Because the Maya were the only Mesoamerican civilization to develop an advanced form of writing, codices like the Popol Vuh, which relates the cosmogony in Mayan tradition, are difficult to translate. However, when combined with Mayan oral and artistic histories, the Popol Vuh indicates the roles the primary gods in the Maya pantheon played in the creation and cultivation of earth, life and Mayan culture.
Itzamna: The Sky God
Mayan scribes generally depicted the god Itzamna, also known as "Heart of the Sky," as an elderly figure, with square, squinty eyes. In addition to ruling the celestial realm and serving as the chief god within the Mayan pantheon, Itzamna was credited with inventing the Mayan system of writing. Perhaps more significantly, Itzamna is one of the six creator-gods who collaborated on designing the sky, the earth and all living organisms, including the present version of human beings.
Kukulcan: The Plumed Serpent
Kukulcan -- known today by his Nahuatl name, Quetzalcoatl -- is credited in Maya mythology with creating humankind. He may have originally been a ruler of the Toltec city Tula who was driven out by a rival, but while artists occasionally depicted him in human form, he was better known as the "Plumed Serpent." This form represented the duality of nature, with feathers signifying the sky and the serpent signifying the earth. As one of gentler gods in Maya culture, Kukulcan preferred the sacrifice of butterflies, birds and snakes to that of human beings.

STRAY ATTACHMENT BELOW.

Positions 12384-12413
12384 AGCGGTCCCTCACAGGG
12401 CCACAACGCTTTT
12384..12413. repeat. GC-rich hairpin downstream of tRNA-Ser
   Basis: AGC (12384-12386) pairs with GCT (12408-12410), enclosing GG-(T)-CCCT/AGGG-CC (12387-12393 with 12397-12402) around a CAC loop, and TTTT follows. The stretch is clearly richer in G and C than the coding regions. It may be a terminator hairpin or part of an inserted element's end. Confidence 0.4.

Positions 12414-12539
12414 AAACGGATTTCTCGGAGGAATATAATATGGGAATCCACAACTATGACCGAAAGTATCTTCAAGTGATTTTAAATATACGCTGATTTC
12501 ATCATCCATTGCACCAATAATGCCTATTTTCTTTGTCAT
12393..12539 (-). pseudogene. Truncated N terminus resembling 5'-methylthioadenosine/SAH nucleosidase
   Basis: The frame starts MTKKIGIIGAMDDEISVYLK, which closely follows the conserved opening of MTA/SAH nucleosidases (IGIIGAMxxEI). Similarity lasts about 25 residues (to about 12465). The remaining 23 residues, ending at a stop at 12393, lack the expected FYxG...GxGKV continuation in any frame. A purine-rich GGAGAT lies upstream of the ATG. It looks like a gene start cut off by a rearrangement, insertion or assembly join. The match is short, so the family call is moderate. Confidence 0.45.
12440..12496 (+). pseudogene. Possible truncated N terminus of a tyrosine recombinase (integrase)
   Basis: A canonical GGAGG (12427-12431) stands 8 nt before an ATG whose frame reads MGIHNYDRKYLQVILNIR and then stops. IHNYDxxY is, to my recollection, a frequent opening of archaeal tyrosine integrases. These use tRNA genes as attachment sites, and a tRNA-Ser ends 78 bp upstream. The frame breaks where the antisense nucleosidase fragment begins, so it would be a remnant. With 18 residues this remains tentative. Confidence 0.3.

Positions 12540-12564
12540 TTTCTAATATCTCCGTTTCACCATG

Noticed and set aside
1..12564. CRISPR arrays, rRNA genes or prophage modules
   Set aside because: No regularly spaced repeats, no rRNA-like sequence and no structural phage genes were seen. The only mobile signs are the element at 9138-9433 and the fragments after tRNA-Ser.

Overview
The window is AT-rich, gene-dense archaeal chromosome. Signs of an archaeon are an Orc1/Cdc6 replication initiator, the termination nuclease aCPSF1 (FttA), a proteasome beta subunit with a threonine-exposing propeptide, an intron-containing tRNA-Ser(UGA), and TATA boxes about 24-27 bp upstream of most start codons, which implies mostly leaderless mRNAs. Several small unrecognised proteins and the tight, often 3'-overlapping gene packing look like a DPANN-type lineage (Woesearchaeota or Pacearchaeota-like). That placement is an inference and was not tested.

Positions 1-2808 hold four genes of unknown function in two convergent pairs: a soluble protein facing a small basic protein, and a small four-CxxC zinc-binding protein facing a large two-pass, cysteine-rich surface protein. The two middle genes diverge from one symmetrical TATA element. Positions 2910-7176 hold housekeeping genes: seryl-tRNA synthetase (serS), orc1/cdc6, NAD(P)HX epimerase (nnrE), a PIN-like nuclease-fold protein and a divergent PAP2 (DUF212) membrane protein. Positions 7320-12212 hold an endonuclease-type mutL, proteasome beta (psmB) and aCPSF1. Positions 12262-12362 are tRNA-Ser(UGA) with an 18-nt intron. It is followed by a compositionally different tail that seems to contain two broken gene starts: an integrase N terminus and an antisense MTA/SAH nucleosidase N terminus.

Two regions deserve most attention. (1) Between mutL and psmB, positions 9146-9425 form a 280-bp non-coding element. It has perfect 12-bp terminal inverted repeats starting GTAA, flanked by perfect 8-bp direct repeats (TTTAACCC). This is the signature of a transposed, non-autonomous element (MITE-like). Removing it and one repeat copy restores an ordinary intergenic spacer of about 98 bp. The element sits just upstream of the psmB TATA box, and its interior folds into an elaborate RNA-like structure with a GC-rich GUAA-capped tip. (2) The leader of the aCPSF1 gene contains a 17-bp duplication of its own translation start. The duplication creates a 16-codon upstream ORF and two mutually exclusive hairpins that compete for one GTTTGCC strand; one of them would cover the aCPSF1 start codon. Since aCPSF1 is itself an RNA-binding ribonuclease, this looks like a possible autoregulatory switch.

Hunahpu and Xbalanque: The Hero Twins
The Popol Vuh states that the Hero Twins collaborated with other creator-gods to form modern humans out of maize, an origin story that emphasizes the importance of that crop to the Maya people. Hunahpu and Xbalanque were also instrumental in allowing early humans to propagate the staple crop. They defeated the Death Lords of the Underworld at pitz, a ballgame of grave importance to Mayan religion and politics. After winning the game, the Hero Twins became the sun and the moon to delineate day and night and assist the growing cycle for maize and other crops.
Chaak: The Rain God
Like Kukulcan, Chaak often took the form of a serpent, though Maya artists tended to depict the rain god as a frightening, fanged figure. Rather than eschewing human sacrifice, Chaak would only supply adequate rainfall if the Maya spilled blood regularly. Chaak was said to reside in caves and naturally occurring wells called cenotes, so Maya citizens would sometimes place offerings in these areas to supplement human sacrifice and assure a successful agricultural season.
- Smithsonian National Museum of the American Indian: Creation Story of the Maya
- Georgia Perimeter College: Welcome to the Mayan Civilization
- National Gallery of Art: Courtly Art of the Ancient Maya
- The Rise and Fall of the Maya Civilization; J. Eric S. Thompson
- Arizona State University: Quetzalcoatl
- University of Maine: Ballgame
- National Geographic: Secrets of the Maya Otherworld
- Glendale Community College: History of World Ceramics
- Medioimages/Photodisc/Photodisc/Getty Images